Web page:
So let’s not be deceived by what those in the short term development/construction industry are putting out there that young people want. This is simply not true, unless it is all they can get in NYC, Chicago or Singapore. Edmonds will never be any of those places.

    I believe the big Goodwill building there on Highway 104 behind QFC may have been one of those post modern buildings……Take away all that paint on those long, huge beams on the ceiling, and I suspect it is possibly a post modern building (sans some of the later embellishments outside, maybe 1970s) maybe built by Safeway?…or something like down at the old Antique Mall post modern building.

    “powerful motivator for modernist preservation” and that is what brings in the dollars now for the “hipsters”

    Regarding Harbor Square, it is shameful that these buildings are barely 35 years old and people are thinking of tearing them down. Why doesn’t someone get creative?…..That is happening all over regarding older architecture…..not tearing down, getting creative. It is bad enough that almost half of the marsh was already destroyed for a few business interests. This is a fragile environment and if anything we need to fix what we destroyed. Young people do not want to live in towns that continue to destroy the environment for short term gain…..That is the difference between our generations and theirs…..They are more interested in the greater good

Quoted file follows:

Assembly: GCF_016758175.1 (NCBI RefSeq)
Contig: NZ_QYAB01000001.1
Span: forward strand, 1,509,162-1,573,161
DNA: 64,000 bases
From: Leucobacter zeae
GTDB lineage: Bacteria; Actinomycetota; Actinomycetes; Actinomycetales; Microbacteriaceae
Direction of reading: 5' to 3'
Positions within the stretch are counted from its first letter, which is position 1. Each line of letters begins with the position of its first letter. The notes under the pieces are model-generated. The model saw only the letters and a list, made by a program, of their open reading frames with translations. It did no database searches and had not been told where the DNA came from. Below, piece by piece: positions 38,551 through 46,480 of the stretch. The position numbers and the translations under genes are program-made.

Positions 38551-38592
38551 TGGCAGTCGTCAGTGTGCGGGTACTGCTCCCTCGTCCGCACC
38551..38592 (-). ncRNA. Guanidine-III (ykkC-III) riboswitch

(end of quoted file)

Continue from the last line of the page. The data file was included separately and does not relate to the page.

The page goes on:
I thought we already had stopped development at Harbor Square.


    • Terre, et al: maybe some of us concerned Citizens should do as stated in an earlier “reply” and get some people together to make a difference. I read a reply from another person about “most citizens do not want to take the time” to learn about nor do anything about what the Town “Leaders” try to finagle. I, for one, would be willing to be a part of a Team of Citizens to take back Edmonds. I Love this town and want it to remain a REAL Home Town place for Folks to live and work far into the future.